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Supreme Court Rules That Juveniles Sentenced to Life Can Appeal for Parole
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On Monday, January 25th, the Supreme Court ruled in Montgomery v. Louisiana that sentencing juveniles to life without parole is considered cruel and unusual punishment, and thereby unconstitutional. The decision was 6-3, with justices Roberts, Ginsberg, Sotomayor, Kennedy, Breyer, and Kagan ruling for the majority decision. Justices Scalia, Thomas, and Alito dissented.

Juvenile Inmates at Riker's Island, via

Juvenile Inmates at Riker’s Island, via

In 2012, the court ruled in Miller v. Alabama that mandatory life without parole sentences for juveniles were unconstitutional.


The current decision expands upon that ruling, mandating that it is retroactive, and thereby applies to people previously sentenced to life without parole as juveniles. The decision hinged on the question of whether the 2012 case was a procedural or substantive issue. If it was a substantive ruling, then it had to be retroactive. In his decision, Kennedy wrote the following:

“A sentencer might encounter the rare juvenile offender who exhibits such irretrievable depravity that rehabilitation is impossible and life without parole is justified,” he wrote. “But in light of ‘children’s diminished culpability and heightened capacity for change,’ Miller made clear that ‘appropriate occasions for sentencing juveniles to this harshest possible penalty will be uncommon’…“As a result…Miller announced a substantive rule of constitutional law.”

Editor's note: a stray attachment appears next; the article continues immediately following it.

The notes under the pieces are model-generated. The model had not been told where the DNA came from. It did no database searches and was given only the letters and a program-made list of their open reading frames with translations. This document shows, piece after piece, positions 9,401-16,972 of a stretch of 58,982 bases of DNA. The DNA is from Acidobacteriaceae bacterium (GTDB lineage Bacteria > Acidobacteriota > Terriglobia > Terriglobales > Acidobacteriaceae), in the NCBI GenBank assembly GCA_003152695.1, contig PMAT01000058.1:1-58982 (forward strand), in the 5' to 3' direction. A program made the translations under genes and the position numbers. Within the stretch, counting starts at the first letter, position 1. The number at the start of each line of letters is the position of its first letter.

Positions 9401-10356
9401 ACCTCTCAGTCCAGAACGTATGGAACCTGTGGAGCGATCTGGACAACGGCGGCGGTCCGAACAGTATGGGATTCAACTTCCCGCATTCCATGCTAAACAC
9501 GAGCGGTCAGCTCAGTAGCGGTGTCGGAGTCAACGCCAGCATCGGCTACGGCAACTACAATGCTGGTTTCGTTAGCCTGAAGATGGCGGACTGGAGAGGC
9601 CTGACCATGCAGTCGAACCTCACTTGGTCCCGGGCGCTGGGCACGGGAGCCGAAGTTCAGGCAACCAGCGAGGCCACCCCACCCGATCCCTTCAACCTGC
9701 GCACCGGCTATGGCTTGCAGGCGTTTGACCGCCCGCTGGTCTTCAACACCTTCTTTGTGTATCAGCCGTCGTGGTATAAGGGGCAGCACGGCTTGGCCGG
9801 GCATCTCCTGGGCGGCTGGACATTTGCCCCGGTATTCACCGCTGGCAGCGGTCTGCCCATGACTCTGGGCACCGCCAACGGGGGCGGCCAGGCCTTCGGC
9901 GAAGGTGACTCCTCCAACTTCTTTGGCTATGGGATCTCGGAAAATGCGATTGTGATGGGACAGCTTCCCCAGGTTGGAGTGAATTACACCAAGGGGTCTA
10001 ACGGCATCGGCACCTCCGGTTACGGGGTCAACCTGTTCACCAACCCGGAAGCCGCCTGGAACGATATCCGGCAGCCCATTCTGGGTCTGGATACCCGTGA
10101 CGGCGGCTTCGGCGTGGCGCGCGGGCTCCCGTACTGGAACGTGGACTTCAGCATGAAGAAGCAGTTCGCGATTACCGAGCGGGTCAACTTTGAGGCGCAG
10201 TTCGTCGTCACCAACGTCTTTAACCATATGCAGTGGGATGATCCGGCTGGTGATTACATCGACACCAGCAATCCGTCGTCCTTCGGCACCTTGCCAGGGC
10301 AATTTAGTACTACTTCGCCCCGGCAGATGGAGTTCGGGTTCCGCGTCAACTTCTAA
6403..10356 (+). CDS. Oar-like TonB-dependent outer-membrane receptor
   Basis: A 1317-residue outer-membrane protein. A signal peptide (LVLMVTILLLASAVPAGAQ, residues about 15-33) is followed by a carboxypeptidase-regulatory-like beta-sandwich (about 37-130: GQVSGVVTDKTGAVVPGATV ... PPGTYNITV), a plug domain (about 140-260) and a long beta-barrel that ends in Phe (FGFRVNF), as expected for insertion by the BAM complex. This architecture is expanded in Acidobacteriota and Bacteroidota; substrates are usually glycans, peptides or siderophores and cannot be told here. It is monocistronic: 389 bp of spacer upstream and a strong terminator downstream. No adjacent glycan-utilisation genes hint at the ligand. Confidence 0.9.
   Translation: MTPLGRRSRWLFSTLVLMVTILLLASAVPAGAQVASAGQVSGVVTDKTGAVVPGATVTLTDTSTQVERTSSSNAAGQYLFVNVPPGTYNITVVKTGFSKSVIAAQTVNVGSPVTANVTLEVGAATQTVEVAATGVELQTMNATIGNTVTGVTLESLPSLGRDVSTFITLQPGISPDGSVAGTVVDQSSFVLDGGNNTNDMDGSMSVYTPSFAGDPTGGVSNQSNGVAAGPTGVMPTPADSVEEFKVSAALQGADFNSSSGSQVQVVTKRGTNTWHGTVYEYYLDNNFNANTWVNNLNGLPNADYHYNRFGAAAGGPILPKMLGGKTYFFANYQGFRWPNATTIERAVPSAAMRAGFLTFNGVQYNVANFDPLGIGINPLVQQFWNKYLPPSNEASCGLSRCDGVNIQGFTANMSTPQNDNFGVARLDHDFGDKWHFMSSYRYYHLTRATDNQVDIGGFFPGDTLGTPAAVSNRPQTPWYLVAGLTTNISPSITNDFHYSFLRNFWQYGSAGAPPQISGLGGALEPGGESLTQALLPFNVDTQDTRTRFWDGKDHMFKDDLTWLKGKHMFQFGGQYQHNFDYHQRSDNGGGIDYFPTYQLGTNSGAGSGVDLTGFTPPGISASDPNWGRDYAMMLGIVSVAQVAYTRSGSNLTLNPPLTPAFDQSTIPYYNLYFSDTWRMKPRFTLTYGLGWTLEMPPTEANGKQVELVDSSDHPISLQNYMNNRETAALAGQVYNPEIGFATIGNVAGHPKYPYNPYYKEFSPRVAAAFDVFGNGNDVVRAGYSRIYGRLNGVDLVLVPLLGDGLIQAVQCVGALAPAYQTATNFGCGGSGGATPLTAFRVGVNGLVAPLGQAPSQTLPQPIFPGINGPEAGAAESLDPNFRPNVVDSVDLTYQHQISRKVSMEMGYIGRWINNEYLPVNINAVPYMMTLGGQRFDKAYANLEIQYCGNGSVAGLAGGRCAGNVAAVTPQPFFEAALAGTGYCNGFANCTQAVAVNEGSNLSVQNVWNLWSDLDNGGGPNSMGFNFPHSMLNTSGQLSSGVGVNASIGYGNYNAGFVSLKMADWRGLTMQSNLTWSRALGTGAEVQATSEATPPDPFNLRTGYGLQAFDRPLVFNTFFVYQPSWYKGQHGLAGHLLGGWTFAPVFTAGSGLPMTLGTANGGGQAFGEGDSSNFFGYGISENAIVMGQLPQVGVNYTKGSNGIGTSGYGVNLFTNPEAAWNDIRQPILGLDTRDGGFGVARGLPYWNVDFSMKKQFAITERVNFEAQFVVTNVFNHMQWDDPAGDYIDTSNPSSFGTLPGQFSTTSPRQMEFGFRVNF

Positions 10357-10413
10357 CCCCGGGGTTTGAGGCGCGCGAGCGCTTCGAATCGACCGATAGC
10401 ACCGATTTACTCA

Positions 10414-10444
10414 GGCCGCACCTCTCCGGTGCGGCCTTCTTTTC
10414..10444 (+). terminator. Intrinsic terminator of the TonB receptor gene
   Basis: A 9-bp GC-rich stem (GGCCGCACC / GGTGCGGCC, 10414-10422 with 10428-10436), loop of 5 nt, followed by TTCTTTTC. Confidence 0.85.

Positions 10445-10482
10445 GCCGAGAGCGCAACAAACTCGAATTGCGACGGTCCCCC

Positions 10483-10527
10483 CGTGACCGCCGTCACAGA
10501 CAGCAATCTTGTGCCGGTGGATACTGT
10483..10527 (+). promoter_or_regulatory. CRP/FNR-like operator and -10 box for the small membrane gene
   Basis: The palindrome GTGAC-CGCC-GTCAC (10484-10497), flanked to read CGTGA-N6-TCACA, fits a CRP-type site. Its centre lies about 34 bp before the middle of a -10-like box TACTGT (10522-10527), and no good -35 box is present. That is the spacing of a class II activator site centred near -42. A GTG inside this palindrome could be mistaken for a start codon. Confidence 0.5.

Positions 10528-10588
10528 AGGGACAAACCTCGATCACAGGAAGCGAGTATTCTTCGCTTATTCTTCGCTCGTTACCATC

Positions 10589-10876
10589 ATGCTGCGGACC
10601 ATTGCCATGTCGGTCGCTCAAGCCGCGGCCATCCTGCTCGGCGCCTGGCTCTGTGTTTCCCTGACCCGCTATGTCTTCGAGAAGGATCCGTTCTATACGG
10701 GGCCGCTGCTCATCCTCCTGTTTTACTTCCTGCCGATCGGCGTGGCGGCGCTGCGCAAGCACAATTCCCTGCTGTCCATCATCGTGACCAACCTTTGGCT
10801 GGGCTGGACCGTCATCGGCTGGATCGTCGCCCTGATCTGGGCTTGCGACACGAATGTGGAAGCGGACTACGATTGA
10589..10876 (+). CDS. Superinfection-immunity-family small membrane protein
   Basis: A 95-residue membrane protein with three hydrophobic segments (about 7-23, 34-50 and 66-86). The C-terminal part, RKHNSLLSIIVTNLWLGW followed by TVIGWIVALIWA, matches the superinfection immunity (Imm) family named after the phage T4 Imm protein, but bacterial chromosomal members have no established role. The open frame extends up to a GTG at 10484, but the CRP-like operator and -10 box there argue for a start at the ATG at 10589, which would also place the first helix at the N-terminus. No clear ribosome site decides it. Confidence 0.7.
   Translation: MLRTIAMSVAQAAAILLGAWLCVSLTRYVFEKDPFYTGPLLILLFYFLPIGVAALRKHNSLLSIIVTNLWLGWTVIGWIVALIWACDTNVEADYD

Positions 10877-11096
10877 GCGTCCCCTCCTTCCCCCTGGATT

The current case concerned Henry Montgomery, who was sentenced to life without parole for murdering a police officer when he was 17. He is now 69. According to the New York Times,

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“Justice Kennedy said there was evidence that Mr. Montgomery deserved to be released, describing ‘his evolution from a troubled, misguided youth to a model member of the prison community’ and noting that he was a coach on the prison boxing team, had worked in the prison’s silk-screen program and had offered advice to younger inmates.”

This decision affects over 2,000 people sentenced as juveniles, often for murder. These offenders are now eligible to apply for parole.

Along with Miller v. Alabama, the court has recently ruled on two other cases considering harsh sentences for juveniles. In 2005, the court ruled in Roper v. Simmons that sentencing juveniles to the death penalty was unconstitutional. In 2010, the court decided in Graham v. Florida that sentencing juveniles to life without parole was also unconstitutional, although only in cases that didn’t involve murder.

Justices Scalia and Thomas both issued dissenting opinions.


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